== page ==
I actually got pretty well into this one before I remembered that I couldn’t call them “crossword puzzles”, because I’ve already established that the Crossword Puzzles that exist in Realmgard are essentially sudokus.
That’s in Treasure of Oake Island chapter 4, by the way.
As is her wont, Witch-Princess Tenebella communes with the uncanny gods of the Sublunar Realm.
She glances up from the word puzzle before her to entreat the uncanny spirits at play amid the flickering of the eldritch fire.
“Three across,” she declares to the gods of the Sublunar Realm, “Six letters. ‘Pre-eminent Tanithite’.”
The answer comes down from the Sublunar Realm beyond the edge of hearing, nearly beyond the edge of mortal comprehension. The knowledge pouring down from the fathomless breadth of the Sublunar Realm and the eerie ones who dwell therein would be too much for a lesser mind.
A mind of less power, less arcane practice and learning then Tenebella would be blasted and shattered, the body of that mind reduced to a drooling husk. But to Tenebella — scion of a sorcerous dynasty stretching back through the mists of ages, dread and mighty daughter of a dread and mighty lower — the mystical tutelaries of the Sublunar Realm are like old friends.
“Of course,” Tenebella mutters, “Elissa. The Duchess of Tanith.” She writes the name, ensconcing it into the six horizontal cells.
“Moving on,” Tenebella says. “Six down. Eleven letters. ‘Piratical patriarch.’ The fourth letter is Q.”
Again, the answer comes wordlessly and soundless, the pure knowledge of the revelation reverberating in her skull.
“Hm. D’Arquestone. Of course.”
Tenebella hisses and retreats from the shaft of light that streams into the room as the door groans open. She raises the page of her puzzles up in front of her face to shield her eyes, long accustomed to the deep murk of the gloomy halls of her father’s grim fastness.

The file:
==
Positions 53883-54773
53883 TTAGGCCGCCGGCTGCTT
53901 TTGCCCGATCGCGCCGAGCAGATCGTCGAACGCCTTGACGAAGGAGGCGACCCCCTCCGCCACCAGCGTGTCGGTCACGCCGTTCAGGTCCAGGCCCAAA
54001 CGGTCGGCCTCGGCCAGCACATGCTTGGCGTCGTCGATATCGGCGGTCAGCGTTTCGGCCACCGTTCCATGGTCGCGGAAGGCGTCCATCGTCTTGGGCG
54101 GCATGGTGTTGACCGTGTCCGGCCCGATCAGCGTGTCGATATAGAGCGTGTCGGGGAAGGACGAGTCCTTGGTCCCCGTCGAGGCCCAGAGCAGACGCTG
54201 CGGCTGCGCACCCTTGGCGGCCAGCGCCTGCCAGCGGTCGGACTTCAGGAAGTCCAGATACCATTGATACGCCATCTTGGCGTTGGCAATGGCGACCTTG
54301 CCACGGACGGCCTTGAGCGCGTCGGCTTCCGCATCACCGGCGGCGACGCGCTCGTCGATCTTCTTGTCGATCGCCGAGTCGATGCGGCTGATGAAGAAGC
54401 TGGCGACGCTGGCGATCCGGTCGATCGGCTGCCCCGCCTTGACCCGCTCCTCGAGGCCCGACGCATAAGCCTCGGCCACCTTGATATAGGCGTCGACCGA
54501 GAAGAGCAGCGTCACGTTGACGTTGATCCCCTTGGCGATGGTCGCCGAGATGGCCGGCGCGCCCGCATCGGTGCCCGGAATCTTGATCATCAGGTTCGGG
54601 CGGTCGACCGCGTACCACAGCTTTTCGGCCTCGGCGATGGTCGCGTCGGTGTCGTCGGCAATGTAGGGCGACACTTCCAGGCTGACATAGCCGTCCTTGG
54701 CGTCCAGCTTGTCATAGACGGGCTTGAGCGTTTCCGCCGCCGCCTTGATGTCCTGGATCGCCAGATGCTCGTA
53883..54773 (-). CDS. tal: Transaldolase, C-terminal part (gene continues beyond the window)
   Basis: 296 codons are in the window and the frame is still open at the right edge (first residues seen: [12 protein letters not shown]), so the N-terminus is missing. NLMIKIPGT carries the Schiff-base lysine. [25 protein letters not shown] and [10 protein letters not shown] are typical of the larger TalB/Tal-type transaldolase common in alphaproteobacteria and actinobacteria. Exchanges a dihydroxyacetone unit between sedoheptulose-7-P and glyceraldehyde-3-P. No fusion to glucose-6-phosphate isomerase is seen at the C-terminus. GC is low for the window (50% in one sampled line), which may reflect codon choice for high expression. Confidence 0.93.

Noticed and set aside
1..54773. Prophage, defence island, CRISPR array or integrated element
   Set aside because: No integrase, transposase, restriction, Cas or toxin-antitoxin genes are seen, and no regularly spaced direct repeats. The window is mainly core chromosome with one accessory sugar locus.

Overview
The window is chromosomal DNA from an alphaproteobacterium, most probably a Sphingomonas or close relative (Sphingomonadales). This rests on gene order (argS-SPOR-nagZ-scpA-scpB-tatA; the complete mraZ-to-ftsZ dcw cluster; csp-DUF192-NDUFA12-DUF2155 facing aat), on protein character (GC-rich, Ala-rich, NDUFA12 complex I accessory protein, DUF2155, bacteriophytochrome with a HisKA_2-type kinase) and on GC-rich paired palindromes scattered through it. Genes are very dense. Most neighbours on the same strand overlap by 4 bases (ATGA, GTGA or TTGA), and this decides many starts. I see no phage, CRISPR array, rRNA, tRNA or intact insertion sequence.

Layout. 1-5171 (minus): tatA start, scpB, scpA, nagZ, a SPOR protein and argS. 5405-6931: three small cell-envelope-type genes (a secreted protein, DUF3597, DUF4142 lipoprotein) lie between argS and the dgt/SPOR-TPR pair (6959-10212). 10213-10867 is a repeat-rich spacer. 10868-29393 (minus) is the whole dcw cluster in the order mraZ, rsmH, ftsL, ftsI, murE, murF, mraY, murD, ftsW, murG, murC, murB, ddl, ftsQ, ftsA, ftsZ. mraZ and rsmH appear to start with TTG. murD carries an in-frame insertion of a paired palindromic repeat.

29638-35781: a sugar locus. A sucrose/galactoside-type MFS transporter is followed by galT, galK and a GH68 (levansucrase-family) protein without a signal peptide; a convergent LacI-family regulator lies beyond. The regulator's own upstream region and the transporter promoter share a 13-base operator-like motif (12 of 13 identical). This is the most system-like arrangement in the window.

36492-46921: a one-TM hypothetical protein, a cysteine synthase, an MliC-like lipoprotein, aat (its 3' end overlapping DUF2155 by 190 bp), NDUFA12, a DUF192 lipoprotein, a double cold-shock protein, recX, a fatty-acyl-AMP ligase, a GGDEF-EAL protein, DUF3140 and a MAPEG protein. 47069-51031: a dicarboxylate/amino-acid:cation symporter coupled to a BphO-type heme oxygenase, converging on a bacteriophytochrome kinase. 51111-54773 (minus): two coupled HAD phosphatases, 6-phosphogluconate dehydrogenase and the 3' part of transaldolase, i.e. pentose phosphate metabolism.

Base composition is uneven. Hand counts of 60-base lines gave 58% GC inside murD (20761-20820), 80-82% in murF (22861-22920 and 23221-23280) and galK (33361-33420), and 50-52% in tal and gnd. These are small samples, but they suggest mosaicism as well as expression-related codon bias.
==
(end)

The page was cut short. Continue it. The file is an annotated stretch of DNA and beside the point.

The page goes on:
A sound like chuckling and amused murmuring echoes at the corners Tenebella’s perception as the otherworldly beings dancing in the flickering flames behold the sight before them.
Dauntless against any other worldly foe or obstacle, Tenebella blanches, then reddens with mortification as her mother comes into the room, humming a jaunty little song to herself.
“Mom!” Tenebella groans. “You’re embarrassing me in front of the Sublunar Deities!”
“Don’t mind me, dear,” Tenebella’s mother says. “I’m just doing a little dusting. You won’t even notice I’m here.”
Tenebella watches in horror as her mother meanders around the room, going to work on Tenebella’s collection of ancient treasures with her own treasured possession — a bright pink feather duster.
“Honestly, Tenebella,” her mother chides. “All your — what’s the word for these things?”
“Relics, Mom,” Tenebella says with a roll of her eyes. “The relics of long-dead races and antediluvian kingdoms that were drunk by the sea in bygone days.”
“All your relics —” her mother continues, beaming proudly at using the word properly. “— are covered in such nasty dust and cobwebs. It can’t be healthy for you to be breathing all this in.”
“That one’s supposed to be covered in cobwebs! It’s the Stola of the Spider Goddess!” Tenebella protests. She sighs and buries her face in her hands. The Sublunar Realm will never want to commune with her again after this.
“You just keep playing with your Moon Ghosts, dear,” her mother urges.
“Mom! Sub. Lunar. Deities!”
I’ve mentioned before that one of my storytelling gimmicks is extraordinary people (i.e. superheroes, Dark Lords, alien robots from the 49th Dimension) doing everyday things.
This is that.
To follow along with my August daily writings, and every else I do, follow me on WordPress, social media, or via my email list: